Skip to main content

July 4th!

July 4th! Independence Day! The 4th of July!  The day the Declaration of Independence Might Have Been Signed! Whatever you call it, our nation’s birthday is a special day. 

Independence Day first became a federal holiday back in 1870. Although it was a holidays, federal employees were not paid. It was not until June 29, 1938 that Congress made the day a paid federal holiday. Private employers soon followed suit.  The statute making July 4th (among other days) a federal holiday can be found at 5 U.S.C. 6103. This statute also defines what happens if the holiday happens to fall on a Saturday or a Sunday. 

Independence Day is the uber-American holiday.  John Adams and Thomas Jefferson, the only signers of the Declaration of Independence who went on to become President died on the same day, July 4th 1826 which also happened to be the 50th Anniversary of the signing of the Declaration.  Former President James Monroe died 5 years later on the same day.  Calvin Coolidge was born on July 4, 1872.

If you are interested in how Independence Day is celebrated around the country, I highly recommend the Fourth of July Celebrations Database. The 4th of July is an important day in American history and we need to treat it that way.


Popular posts from this blog

Law School Exams: A Guide to Better Grades

It’s that time of year again. Law students across the country are poring over their class notes and supplements, putting the finishing touches on their outlines, and fueling their all-night study sessions with a combination of high-carb snacks and Java Monsters. This can mean only one thing: exam time is approaching.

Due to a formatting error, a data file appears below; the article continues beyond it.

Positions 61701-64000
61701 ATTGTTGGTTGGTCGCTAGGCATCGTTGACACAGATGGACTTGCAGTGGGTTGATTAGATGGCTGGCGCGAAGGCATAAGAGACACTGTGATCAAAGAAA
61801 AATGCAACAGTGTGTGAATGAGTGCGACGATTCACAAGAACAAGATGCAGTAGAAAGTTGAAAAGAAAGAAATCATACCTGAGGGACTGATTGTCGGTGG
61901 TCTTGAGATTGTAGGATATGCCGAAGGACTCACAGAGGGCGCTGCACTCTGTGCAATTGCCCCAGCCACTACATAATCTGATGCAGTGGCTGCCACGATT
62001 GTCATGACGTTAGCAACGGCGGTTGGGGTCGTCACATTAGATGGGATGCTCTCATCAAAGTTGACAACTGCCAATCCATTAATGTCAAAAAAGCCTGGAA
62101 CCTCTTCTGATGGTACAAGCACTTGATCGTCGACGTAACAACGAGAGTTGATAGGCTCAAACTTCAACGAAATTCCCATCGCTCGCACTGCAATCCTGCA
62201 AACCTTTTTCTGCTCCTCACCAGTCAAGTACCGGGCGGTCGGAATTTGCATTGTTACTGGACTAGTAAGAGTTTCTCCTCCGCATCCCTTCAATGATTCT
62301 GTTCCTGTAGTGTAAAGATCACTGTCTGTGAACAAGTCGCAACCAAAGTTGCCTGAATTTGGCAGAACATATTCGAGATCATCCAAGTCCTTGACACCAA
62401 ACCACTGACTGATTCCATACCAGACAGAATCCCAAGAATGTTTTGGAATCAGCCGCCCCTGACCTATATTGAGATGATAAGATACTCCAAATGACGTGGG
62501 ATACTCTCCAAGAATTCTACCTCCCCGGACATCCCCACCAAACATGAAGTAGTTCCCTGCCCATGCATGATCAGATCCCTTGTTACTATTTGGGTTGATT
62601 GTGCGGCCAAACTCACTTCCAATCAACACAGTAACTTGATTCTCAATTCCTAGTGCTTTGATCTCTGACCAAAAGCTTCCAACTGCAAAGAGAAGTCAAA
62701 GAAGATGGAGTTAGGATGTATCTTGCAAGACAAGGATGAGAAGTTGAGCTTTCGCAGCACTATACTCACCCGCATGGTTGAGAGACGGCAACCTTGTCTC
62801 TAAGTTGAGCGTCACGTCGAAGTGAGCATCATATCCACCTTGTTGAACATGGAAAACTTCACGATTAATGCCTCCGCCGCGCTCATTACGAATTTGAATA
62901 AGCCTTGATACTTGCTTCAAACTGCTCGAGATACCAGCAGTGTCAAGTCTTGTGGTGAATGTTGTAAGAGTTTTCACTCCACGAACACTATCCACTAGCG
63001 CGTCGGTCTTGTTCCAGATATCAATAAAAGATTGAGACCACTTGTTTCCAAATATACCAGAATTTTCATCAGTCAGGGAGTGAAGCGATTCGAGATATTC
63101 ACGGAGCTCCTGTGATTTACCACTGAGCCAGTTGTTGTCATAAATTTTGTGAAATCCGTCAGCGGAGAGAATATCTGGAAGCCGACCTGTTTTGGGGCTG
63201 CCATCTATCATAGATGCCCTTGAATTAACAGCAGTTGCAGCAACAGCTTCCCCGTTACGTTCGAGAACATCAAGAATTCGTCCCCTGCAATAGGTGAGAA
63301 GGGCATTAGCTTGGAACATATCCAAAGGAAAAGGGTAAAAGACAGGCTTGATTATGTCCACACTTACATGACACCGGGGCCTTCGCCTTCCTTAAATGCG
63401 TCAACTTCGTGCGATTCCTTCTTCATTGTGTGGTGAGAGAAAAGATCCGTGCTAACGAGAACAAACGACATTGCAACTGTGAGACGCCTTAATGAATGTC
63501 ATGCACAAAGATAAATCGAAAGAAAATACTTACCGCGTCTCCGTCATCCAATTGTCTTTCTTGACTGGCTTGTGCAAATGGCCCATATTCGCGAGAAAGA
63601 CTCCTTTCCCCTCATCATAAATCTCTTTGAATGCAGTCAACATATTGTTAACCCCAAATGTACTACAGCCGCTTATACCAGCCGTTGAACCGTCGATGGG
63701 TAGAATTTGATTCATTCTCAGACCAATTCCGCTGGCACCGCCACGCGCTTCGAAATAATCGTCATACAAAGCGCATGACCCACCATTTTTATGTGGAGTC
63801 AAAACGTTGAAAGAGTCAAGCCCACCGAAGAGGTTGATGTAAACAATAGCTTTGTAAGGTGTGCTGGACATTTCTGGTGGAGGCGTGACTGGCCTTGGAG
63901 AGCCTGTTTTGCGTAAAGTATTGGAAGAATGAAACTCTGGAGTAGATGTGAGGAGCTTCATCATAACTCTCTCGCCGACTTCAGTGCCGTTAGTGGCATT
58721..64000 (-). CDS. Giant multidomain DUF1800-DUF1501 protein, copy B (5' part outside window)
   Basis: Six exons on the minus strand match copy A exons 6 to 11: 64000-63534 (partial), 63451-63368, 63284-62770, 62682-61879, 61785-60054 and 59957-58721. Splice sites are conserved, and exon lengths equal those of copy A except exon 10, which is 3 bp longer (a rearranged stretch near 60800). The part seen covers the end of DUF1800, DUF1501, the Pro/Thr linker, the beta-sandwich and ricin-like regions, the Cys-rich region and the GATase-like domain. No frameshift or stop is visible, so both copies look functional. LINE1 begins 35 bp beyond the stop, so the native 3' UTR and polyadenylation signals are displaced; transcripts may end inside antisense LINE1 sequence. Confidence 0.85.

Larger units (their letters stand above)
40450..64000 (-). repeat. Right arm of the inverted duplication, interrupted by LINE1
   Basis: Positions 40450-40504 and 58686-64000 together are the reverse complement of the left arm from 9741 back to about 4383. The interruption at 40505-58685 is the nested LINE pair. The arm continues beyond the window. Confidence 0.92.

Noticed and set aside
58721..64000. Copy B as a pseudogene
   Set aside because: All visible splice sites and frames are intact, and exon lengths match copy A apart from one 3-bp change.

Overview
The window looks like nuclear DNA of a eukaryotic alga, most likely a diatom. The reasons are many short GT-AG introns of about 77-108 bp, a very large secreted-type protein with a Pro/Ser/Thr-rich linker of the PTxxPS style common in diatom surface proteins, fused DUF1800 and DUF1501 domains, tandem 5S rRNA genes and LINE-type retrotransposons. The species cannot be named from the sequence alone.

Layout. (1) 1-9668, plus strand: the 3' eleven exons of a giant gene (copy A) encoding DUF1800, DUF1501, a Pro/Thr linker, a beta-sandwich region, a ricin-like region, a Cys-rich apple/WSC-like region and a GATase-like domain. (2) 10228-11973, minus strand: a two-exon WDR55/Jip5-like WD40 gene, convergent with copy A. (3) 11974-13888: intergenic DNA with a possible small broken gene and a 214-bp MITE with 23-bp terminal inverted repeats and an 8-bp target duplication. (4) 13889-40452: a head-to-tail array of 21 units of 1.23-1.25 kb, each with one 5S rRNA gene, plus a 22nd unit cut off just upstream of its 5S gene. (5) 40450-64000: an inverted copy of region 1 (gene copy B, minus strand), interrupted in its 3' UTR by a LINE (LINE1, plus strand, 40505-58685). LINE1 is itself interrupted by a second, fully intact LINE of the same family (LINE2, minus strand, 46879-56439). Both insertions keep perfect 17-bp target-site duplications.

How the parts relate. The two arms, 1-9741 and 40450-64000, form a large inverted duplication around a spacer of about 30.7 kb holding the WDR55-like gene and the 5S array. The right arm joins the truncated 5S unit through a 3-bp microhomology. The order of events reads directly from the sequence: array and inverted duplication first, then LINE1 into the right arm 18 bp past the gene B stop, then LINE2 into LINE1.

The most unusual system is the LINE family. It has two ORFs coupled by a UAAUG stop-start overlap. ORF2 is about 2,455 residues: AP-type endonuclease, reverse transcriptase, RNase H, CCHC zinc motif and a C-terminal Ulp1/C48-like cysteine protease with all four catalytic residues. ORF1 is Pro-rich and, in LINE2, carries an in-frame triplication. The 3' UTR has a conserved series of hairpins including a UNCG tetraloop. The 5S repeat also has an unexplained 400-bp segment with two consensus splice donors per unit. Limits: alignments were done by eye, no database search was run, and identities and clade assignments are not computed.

If you’re looking for a brief but effective guide to improving your exam performance, the O’Quinn Law Library has the book for you. Alex Schimel’s Law School Exams: A Guide to Better Grades, now in its second edition, provides a clear and concise strategy for mastering the issue-spotting exams that determine the majority of your grade in most law school classes. Schimel finished second in his class at the University Of Miami School Of Law, where he taught a wildly popular exam workshop in his 2L and 3L years, and later returned to become Associate Director of the Academic Achievement Program. The first edition of his book was written shortly after he finished law school, …

Spying and International Law

With increasing numbers of foreign governments officially objecting to now-widely publicized U.S. espionage activities, the topic of the legality of these activities has been raised both by the target governments and by the many news organizations reporting on the issue.For those interested in better understanding this controversy by learning more about international laws concerning espionage, here are some legal resources that may be useful.

The following is a list of multinational treaties relevant to spies and espionage:
Brussels Declaration concerning the Laws and Customs of War (1874).Although never ratified by the nations that drafted it, this declaration is one of the earliest modern examples of an international attempt to codify the laws of war.Articles 19-22 address the identification and treatment of spies during wartime.These articles served mainly to distinguish active spies from soldiers and former spies, and provided no protections for spies captured in the act.The Hagu…